Orthopaedic Crossfire® Tackles Hip Squeaking | Orthopedics This Week
Large Joints and Extremities

Orthopaedic Crossfire® Tackles Hip Squeaking

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This debate was held in December 2008 in an Orthopaedic Crossfire® session at the 25th Annual Current Concepts in Joint Replacement™ (CCJR) Winter meeting in Orlando, Florida. The CCJR meetings are organized by A. Seth Greenwald, D.Phil. (Oxon) and the Orthopaedic Crossfire® debates serve to frame contemporary controversies and contribute information in a uniquely compelling format within the very popular CCJR meetings (www.CCJR.com).

Dr. MacDonald:  (A video starts which shows a mock physician’s office—Dr. Murphy’s office—where a patient calls with a ridiculously squeaky hip.) “I’m sorry, Mrs. Jones. I don’t hear anything, ” says the assistant. “Dr. Murphy? He’s in audiology getting fitted with some special earplugs.”

“There is no perfect bearing surface. Here is a 24-year-old woman who had recovered from acute lymphocytic lymphoma and had bilateral hip avascular necrosis. This is the ideal indication for ceramic-on-ceramic (and I did this surgery for her). The biggest challenge on the squeaking is not being sure of the incidence and not understanding the etiology…and if we don’t understand the etiology then it’s hard to solve. We have several series from well respected authors; one shows less than 1% incidence and up to 21%. What percentage do you quote your patients?”

“I took an informal survey at a closed Hip Society meeting…almost everyone indicated that they had seen squeaking in ceramic-on-ceramic. This isn’t a new bearing…why all of a sudden are we getting these increased incidents of squeaking? We have two well-documented FDA IDE [investigational device exemption] studies with no squeaking. One explanation is if the incidence of something is only 1 or 2% then you could miss that in an FDA trial or in a few hundred patients because it is underpowered. But it’s not like we had a plethora of case reports either in the 70s, 80s, or 90s about this problem.”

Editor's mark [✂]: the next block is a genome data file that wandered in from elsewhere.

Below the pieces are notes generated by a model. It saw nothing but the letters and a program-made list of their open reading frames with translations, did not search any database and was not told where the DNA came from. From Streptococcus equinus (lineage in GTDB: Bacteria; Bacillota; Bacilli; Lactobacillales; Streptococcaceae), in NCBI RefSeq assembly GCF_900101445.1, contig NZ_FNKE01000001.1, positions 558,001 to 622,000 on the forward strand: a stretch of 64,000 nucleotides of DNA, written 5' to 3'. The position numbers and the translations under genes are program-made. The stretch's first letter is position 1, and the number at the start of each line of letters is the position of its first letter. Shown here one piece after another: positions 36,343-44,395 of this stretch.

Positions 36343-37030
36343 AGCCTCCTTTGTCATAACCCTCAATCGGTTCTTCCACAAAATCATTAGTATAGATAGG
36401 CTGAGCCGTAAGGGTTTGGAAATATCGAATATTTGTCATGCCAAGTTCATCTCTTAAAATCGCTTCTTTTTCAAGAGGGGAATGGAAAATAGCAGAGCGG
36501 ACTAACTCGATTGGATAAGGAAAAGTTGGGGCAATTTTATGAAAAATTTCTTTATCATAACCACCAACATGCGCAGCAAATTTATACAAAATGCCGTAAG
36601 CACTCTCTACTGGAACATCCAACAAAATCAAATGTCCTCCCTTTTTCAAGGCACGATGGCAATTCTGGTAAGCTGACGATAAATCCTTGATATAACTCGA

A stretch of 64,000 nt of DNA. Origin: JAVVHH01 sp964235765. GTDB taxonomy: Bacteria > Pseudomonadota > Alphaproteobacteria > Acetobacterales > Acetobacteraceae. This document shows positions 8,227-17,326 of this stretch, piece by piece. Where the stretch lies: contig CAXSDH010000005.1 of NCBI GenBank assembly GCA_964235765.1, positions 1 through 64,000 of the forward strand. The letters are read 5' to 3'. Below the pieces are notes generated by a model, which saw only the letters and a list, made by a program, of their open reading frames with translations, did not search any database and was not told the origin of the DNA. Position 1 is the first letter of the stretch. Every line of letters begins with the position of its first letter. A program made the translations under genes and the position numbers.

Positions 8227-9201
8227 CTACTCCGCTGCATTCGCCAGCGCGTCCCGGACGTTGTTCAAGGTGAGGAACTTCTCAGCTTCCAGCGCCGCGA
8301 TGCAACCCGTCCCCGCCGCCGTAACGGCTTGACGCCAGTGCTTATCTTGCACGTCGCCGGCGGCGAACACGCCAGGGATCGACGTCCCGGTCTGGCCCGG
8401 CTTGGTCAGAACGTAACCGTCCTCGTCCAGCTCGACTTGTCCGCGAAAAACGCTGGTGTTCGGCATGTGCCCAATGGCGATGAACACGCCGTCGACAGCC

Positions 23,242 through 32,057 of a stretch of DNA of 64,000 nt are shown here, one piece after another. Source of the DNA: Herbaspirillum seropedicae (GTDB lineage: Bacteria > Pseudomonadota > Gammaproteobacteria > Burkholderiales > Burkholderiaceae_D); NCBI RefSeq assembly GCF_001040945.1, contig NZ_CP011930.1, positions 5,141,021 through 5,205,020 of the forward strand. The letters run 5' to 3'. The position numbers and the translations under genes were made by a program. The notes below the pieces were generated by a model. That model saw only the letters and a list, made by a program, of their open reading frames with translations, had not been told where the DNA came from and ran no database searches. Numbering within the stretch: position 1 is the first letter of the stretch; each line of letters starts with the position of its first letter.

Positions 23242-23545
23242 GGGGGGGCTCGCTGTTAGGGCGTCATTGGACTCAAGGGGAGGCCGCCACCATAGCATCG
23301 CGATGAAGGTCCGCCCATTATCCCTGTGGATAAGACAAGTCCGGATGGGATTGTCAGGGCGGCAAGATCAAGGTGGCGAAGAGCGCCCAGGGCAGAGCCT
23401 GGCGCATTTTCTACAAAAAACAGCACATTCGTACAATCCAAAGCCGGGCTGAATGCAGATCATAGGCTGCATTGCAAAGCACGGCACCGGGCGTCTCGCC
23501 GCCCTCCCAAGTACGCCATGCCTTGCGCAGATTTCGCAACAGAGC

“There are a number of possible causes. There is rim impingement leading to microseparation, with subsequent edge loading and stripe wear. There are papers saying cup position matters and others saying it doesn’t matter. Maybe it is metal particulate debris getting into the bearing. Is it head size? And there is neck length…again, there are authors saying ‘yes’ and others saying ‘no.’ Or, is it the ceramic material? There’s alumina versus a delta material.”

“What has changed in the last 20 to 30 years? For one thing…design. There are two groups: metal backed and non-metal backed. The latter design has the ceramic acetabular liner and metal shell level, is used in several current designs, and has a successful clinical history. Another more contemporary design has a metal backing on the ceramic acetabular liner and can be designed such that there is a prominent metal rim above the metal shell. This design has not been used historically and is really focused to one device.”

“The level mount one really has very rare squeaking reports and the prominent one does have a high report of squeaking; all series with very high squeakers are in that one design—it’s that simple. Rodriguez recently published a series looking at this exact shell with two different stems; one stem had a less than 1% rate of squeaking with that design. Another stem had a 5-10% [rate] so it’s probably a combination of things such that a different stem allows amplification of the vibration (so you hear squeaking). The design is critical, the way we do it is important…but we should avoid minimizing the complications and we shouldn’t vilify an entire class of devices.”

Dr. Murphy:  “It is true that I don’t hear very well. It’s also true that I’ve always used flush mounted non-metal backed ceramic liners without an elevated rim for the past 11 years. So Steve has made half of the argument for me and I’d like to make the other half. Appropriately designed alumina ceramic-on-ceramic bearings have been used in our institution over 1, 100 times for more than a decade by nine surgeons, none of whom has ever had a patient with a squeak. Our experience is that the loud, clinically reproducible common squeaking is associated with one specific hip implant combination. This is an issue of metal material and design around the bearings—not an issue of the bearings themselves.

“Overall, alumina ceramic-on-ceramic bearings have had superb outcomes in ten year studies. All of the reported problems seem to have happened after the FDA clearance when any femoral component was able to be used with them—before that they were restricted. The first report of common loud squeaking was made by the Lenox Hill group; this report was 36 years after the first alumina ceramic-on-ceramic hip, ten years after we started the FDA studies, but only three years after people were allowed to do more or less anything they wanted.”

Wagging a finger at his colleague, Dr. Murphy noted, “I’m disappointed with my friends from New York. They implied that the squeaking happened commonly with all ceramics even though they had only used one design…and they didn’t have the scientific justification to make that statement. Also, they never said what implants they were using; and they never mentioned that they had changed the design or the biomaterials. Lastly, they didn’t seek or heed the experience and knowledge of people that had much more experience and knowledge than they had.”